In the wake of yet another shooting massacre in the United States, we find ourselves shocked and saddened for the victims and their families. Those of us far removed from the disaster of last Thursday night’s shooting massacre at the premiere of ‘The Dark Knight Rises’ struggle to find a way to ‘help’ out or make a stand. In the modern social media era, we do what do we best; we tweet, we Facebook, we blog and we give our support to the victims the only way we can.
Over the years, Facebook & Twitter have emerged as primary means of communication, especially during times of disaster and tragedy. The outpour of support and funds that have already gone out to the victims and their families could not be matched during the times of ‘pre-social networks.’ With the hashtag #theatershooting swarming around twitter by major celebrities like Morgan Freeman, and major geek websites like Thinkgeek.com, one can donate as much as one likes with ease.
One of the first major disaster relief efforts that benefited from a Social Network buzz was the Haiti relief effort after the devastating earthquakes in 2010. Red Cross held a monumental texting campaign that raised over 10 million dollars and it counted on Social Networks like Twitter & Facebook to spread the word.
One of the most fascinating things about the Colorado shooting case, as the police desperately dig for the ‘why,’ is the fact that the alleged shooter, James Holmes, has absolutely no social footprint anywhere to be found. No Facebook page, No twitter handle, no linkedIn Profile, not even a blog. About 81% of 18- to 29-year-olds in the United States use social media at least occasionally, said Lee Rainie, director of the Pew Research Center’s Internet & American Life Project. So the fact that this 24 year old college student didn’t have a single social profile may have been a red flag unto itself. Now, not to say that not having any online profiles/social networks makes you a mass murderer, but according to research, you are in the minority.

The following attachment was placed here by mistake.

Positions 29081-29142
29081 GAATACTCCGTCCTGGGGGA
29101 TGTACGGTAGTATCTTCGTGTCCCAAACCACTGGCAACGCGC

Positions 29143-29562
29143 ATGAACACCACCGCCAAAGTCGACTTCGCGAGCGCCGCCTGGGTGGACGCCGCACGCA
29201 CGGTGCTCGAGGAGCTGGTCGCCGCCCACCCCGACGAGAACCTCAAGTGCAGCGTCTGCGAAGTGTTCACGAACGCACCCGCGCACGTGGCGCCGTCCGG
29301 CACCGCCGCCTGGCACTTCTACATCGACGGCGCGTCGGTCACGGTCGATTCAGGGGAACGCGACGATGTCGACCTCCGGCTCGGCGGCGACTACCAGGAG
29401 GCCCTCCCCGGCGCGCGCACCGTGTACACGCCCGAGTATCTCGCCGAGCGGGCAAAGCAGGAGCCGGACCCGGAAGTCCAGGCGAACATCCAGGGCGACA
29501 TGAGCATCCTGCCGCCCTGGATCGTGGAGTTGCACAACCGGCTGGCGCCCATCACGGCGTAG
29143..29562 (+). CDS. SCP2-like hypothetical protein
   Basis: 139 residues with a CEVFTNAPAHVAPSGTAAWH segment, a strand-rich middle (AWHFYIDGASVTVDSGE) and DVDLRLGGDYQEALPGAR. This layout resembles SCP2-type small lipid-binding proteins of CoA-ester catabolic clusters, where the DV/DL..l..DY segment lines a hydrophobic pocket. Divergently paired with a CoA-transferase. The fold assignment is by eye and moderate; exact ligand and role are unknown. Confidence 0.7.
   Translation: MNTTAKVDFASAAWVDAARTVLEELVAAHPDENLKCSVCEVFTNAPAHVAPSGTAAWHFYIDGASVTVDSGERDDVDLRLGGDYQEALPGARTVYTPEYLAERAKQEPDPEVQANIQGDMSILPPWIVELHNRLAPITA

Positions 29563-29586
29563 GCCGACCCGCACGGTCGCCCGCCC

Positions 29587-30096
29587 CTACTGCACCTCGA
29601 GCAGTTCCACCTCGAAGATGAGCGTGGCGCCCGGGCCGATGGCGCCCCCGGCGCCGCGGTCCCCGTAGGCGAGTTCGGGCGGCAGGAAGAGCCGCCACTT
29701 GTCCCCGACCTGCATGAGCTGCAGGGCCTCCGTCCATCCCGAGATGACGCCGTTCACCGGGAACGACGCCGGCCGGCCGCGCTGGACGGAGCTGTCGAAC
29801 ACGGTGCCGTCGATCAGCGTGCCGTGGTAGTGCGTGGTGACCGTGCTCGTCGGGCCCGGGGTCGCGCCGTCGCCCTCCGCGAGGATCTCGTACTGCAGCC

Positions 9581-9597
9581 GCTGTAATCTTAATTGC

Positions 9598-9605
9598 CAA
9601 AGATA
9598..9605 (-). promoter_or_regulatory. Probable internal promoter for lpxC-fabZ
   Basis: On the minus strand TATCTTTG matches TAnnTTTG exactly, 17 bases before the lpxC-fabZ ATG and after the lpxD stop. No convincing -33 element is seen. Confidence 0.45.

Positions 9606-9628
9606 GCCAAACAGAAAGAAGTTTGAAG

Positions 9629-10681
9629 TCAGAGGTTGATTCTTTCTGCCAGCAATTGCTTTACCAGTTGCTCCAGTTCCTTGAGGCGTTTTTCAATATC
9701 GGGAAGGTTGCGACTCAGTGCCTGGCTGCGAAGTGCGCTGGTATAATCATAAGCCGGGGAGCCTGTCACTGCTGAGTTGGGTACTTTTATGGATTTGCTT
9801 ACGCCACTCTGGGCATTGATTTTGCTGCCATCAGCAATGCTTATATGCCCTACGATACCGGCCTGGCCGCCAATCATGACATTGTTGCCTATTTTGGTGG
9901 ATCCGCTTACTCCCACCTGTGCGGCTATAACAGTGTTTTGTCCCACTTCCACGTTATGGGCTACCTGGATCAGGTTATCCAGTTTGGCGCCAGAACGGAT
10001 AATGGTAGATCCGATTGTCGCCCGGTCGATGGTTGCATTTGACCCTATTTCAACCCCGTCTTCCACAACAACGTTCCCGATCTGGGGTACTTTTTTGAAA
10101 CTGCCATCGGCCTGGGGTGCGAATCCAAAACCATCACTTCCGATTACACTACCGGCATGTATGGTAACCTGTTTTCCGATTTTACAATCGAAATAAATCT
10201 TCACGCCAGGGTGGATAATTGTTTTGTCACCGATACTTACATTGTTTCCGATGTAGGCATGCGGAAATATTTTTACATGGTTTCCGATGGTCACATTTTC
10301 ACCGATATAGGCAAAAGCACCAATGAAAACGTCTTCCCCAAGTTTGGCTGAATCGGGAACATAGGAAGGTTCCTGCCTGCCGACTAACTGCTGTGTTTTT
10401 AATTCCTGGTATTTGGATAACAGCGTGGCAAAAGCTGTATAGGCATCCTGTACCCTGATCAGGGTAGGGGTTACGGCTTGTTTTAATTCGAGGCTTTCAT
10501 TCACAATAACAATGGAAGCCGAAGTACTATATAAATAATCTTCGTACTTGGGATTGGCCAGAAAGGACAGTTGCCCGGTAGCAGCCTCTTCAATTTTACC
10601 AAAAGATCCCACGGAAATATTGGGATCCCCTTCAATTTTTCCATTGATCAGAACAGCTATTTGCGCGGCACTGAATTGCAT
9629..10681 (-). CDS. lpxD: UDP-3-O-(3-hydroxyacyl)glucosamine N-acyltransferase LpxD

With all the amazing things that social media can bring in a time of crisis, unfortunately comes the bad too. Privacy is essentially out the window for the victims and their families and everyone on your news feed suddenly becomes the judge and jury of the case. However, it does appear that over all, the impact of Social Media during a time of crisis is exponentially greater than the negatives that inevitably follow it. Ultimately, as we at Webhead Interactive ponder the effects and ramifications of social media on this tragic and senseless event, our deepest thoughts and sympathies lie with the victims and their families.